The documentary Freedom Riders, recent winner of three Emmy Awards, is the powerful, harrowing, and ultimately inspirational story of six months in 1961 that changed America forever. From May until November 1961, more than 400 black and white Americans risked their lives—and many endured savage beatings and imprisonment—for simply traveling together on buses and trains as they journeyed through the Deep South. Deliberately violating Jim Crow laws, the Freedom Riders met with bitter racism and mob violence along the way, sorely testing their belief in nonviolent activism.
Thursday, October 20, 6:30 p.m.
Directed by Stanley Nelson, Produced by Laurens Grant
The Varsity Theatre, 123 E. Franklin Street, Chapel Hill, North Carolina
Free Admission: Tickets Available at the Varsity Theatre Box Office
Followed by a Discussion with Playwright Mike Wiley and Producer Laurens Grant
Freedom Riders, directed by award-winning filmmaker Stanley Nelson (Wounded Knee, Jonestown: The Life and Death of Peoples Temple, The Murder of Emmett Till), features testimony from a fascinating cast of central characters: the Riders themselves, state and federal government officials, and journalists who witnessed the Rides firsthand. The two-hour documentary, a production of American Experience (WGBH/Boston), is based on Raymond Arsenault’s book Freedom Riders: 1961 and the Struggle for Racial Justice.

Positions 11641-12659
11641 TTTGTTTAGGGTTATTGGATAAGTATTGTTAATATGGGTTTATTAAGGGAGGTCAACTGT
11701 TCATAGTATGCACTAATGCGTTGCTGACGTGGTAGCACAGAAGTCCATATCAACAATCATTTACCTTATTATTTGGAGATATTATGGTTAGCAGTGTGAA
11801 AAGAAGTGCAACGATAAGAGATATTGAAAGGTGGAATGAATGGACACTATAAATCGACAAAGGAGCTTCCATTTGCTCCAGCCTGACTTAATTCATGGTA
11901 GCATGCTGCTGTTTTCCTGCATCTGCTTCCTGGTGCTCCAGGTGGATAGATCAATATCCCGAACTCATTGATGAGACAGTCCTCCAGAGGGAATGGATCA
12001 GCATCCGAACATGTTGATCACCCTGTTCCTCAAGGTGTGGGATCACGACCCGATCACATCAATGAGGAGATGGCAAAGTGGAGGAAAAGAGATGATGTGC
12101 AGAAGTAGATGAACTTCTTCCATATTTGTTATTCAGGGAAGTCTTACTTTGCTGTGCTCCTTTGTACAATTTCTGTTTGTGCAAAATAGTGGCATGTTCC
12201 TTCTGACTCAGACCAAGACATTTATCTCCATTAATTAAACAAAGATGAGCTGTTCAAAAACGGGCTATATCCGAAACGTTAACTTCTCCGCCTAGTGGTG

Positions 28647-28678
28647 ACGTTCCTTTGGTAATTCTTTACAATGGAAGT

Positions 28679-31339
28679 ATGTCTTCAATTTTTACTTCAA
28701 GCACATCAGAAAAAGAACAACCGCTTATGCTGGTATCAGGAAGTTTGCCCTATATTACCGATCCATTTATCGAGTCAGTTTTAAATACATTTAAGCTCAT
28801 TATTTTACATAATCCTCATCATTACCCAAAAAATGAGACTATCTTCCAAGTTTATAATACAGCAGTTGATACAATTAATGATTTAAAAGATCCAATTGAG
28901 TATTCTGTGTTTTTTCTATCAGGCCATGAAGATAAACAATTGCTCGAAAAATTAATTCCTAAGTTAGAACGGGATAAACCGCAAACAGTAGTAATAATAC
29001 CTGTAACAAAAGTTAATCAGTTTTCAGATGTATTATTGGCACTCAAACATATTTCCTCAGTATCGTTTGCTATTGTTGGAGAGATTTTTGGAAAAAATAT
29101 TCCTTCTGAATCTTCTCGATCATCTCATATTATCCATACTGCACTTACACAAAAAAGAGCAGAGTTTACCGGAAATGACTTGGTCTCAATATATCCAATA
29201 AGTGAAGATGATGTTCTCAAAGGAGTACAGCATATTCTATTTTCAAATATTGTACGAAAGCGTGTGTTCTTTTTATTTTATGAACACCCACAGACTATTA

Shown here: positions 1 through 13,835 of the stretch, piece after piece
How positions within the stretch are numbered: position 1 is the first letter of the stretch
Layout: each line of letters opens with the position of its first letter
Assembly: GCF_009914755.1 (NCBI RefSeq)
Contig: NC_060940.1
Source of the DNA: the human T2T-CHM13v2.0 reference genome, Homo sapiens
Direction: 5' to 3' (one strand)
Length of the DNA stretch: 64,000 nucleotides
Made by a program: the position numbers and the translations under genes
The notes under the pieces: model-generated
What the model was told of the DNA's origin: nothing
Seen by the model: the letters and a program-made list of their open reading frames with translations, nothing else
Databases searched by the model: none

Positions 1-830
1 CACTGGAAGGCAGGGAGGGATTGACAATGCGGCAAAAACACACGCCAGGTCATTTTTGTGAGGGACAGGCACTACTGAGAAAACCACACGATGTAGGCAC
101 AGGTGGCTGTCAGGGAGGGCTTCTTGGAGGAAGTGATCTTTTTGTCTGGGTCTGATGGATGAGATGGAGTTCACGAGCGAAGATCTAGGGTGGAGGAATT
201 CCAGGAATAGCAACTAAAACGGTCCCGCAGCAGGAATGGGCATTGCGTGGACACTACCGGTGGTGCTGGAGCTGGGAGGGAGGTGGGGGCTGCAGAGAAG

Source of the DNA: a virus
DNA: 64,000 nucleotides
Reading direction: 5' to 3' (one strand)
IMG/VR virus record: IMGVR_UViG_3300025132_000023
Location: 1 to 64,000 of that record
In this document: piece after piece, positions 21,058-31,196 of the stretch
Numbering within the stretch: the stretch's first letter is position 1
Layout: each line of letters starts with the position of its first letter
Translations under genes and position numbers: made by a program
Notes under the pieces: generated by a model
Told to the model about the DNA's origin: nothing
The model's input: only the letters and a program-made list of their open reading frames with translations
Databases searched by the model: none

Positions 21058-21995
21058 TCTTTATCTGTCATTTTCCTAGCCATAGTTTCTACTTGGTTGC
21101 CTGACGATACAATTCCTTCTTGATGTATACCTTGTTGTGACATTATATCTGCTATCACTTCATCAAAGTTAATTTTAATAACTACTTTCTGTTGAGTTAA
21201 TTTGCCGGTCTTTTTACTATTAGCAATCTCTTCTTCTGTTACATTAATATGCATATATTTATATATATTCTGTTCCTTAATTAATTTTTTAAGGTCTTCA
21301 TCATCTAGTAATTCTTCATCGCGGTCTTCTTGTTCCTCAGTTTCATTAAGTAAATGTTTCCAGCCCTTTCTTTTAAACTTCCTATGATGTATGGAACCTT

The free screening is presented in conjunction with the professional premiere of The Parchman Hour: Songs and Stories of the ’61 Freedom Riders, a play by Mike Wiley, at PlayMakers Repertory Company October 26-November 13, 2011. The Center for Documentary Studies is co-producer.
Once the Freedom Riders reached Mississippi, more than 300 of them were imprisoned in the state’s notorious Parchman Farm Penitentiary, where they invented an ingenious pastime to help them endure: a live variety show inspired by programs then popular on radio and television. Jokes, stories, singing, and Bible readings sprang from every cell. This nightly event became known as “The Parchman Hour.” With characters such as Stokely Carmichael, Martin Luther King, and Robert Kennedy, The Parchman Hour honors this important piece of history.
Mike Wiley created the play while he was the Lehman Brady Visiting Joint Professor of Documentary Studies and American Studies at Duke and UNC-Chapel Hill in 2010.
More about the play: http://www.playmakersrep.org/theparchmanhour.
The screening of Freedom Riders is presented by PlayMakers Repertory Company and the Center for Documentary Studies at Duke University, in conjunction with the Ackland Art Museum’s Film Forum and the Full Frame Documentary Film Festival.